Even so, the defendant says, the verdict cannot stand since he claims that upon the plaintiff's own evidence, no presentment was made to Bohm who was absent when the plaintiff went to his place of business on October 22d, and that the court erred in charging the jury that the plaintiff might recover if they found she presented the note on October 22d at Bohm's last place of business, and that he had left for parts unknown. The law does not require that presentment must necessarily in all cases be made by a personal demand upon the maker of the note. The statute (General Statutes, § 4430) provides that "presentment for payment, to be sufficient, must be made . . . to the person primarily liable on the instrument, or, if he is absent or inaccessible, to any person found at the place where the presentment is made," and, (General Statutes, § 4440) that "presentment for payment is dispensed with: (1) Where after the exercise of reasonable diligence presentment as required by this chapter cannot be made." It has been held by high authority that presentment at the maker's place of business during business hours, though there is no one there to answer and the place is closed, is sufficient presentment to bind the indorser. Wiseman v. Chiappella, 64 U.S. (23 How.) 368; 8 Corpus Juris, p. 550, § 770; 2 Daniels on Negotiable Instruments (6th Ed.) § 1118. Many authorities hold that if the maker has absconded and gone to parts unknown presentment is wholly excused. Leonard v. Olson, 99 Iowa 162, 68 N.W. 677, 35 L.R.A. 381; M'Gruder v. Bank of Washington, 22 U.S. (9 Wheat.) 598; 3 R. C. L. 1181; 8 Corpus Juris, p. 684, § 960. In other jurisdictions it is held that in such case presentment must be made at the last known place of business or residence of the maker. Grafton Bank v. Cox, 79 Mass. (13 Gray) 503; Pierce v. Cate, 66 Mass. (12 Cush.) 190, 192; 2 Daniels on Negotiable Instruments (6th Ed.) § 1145; Bigelow on Bills Notes (3d Ed.) § 345. In such case it is the personal demand upon the maker which is excused because of his absence, and the presentment made at his last known place of business constitutes a legal presentment. If it be conceded that, as claimed by the defendant, the plaintiff proved, not actual presentment but merely facts which excused presentment, the result will be the same. We have held, in accordance with the weight of authority elsewhere, that an allegation of actual presentment is supported by proof of facts showing that presentment is dispensed with. Windham Bank v. Norton, Converse Co., 22 Conn. 213, 219; 8 Corpus Juris, p. 907, § 1190, p. 977, § 1285. In either aspect of the case the court presented the essential facts to the jury in a way so that they could not be misled as to the legal effect of the acts claimed.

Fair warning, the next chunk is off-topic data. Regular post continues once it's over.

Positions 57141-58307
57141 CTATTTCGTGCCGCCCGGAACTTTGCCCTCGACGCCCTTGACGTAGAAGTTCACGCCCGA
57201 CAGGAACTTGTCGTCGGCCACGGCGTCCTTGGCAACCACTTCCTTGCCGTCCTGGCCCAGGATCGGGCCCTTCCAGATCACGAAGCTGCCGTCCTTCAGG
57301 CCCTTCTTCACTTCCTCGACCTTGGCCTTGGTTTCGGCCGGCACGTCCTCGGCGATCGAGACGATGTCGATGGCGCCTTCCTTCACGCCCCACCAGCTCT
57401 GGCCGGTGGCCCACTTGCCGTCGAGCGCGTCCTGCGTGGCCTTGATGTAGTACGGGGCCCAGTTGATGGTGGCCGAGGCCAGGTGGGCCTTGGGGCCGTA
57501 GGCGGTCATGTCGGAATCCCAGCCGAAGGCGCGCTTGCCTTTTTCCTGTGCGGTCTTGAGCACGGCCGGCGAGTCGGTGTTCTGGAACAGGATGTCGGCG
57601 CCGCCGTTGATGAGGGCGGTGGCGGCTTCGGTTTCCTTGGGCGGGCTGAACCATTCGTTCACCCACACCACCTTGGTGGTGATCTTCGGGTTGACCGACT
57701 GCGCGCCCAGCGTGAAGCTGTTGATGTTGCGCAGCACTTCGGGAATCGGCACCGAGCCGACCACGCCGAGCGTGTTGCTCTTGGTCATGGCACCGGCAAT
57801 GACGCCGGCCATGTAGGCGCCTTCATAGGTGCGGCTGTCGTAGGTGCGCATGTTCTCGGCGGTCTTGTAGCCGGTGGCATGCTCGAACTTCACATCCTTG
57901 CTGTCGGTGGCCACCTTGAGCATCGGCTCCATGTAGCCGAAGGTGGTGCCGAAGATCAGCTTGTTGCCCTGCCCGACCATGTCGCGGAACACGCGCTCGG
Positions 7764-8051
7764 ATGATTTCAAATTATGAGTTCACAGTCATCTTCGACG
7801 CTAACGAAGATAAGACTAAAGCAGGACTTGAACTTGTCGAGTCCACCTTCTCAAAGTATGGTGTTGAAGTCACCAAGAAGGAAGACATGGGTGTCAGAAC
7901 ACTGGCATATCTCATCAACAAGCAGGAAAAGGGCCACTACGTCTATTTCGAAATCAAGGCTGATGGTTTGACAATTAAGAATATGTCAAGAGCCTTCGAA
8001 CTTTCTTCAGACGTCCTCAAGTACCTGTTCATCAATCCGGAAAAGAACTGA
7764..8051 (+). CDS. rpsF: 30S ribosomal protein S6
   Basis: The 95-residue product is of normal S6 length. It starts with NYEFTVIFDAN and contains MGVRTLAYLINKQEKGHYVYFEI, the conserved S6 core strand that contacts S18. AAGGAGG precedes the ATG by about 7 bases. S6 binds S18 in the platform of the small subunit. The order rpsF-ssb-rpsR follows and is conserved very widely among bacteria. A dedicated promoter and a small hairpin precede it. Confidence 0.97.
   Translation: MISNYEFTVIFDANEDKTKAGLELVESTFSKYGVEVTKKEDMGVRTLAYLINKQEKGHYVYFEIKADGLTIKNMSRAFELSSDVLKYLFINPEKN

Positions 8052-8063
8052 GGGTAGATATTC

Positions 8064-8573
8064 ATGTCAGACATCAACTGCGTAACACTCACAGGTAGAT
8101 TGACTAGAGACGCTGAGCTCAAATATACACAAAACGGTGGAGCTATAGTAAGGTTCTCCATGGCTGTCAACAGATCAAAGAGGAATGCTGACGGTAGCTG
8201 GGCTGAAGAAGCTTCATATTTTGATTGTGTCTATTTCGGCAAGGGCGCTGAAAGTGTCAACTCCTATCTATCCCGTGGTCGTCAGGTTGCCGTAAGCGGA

The defendant complains because the court failed to charge the jury in the terms of the several sections of the Negotiable Instruments Act. No requests to charge were filed, and the charge as given correctly and adequately instructed the jury as to the law applicable to the facts of the case.
The appellant offered in evidence a portion of the brief filed by the appellee in this court upon the former appeal, claiming that it was analogous to a pleading filed by the party to a cause. The court correctly ruled that it was inadmissible. Such brief is merely a written argument containing the claims made upon the appeal record for the purpose of disposing of the particular matter then before the court, which cannot be regarded as admissions of the truth of the facts stated. Wood v. Graves, 144 Mass. 365, 370, 11 N.E. 567; Stone v. Commonwealth, 181 Mass. 438, 441, 63 N.E. 1074; Cadigan v. Crabtree, 192 Mass. 233, 78 N.E. 412; M'Lugham v. Bovard, 4 Watts (Pa.) 308, 313.
The ruling limiting the purpose for which the receipt, given by the plaintiff at the time of the indorsement of the note, could be received in evidence, was clearly right, as was also the charge of the court that there was no evidence to support the defendant's first special defense. The evidence certified does not require any material correction in the finding.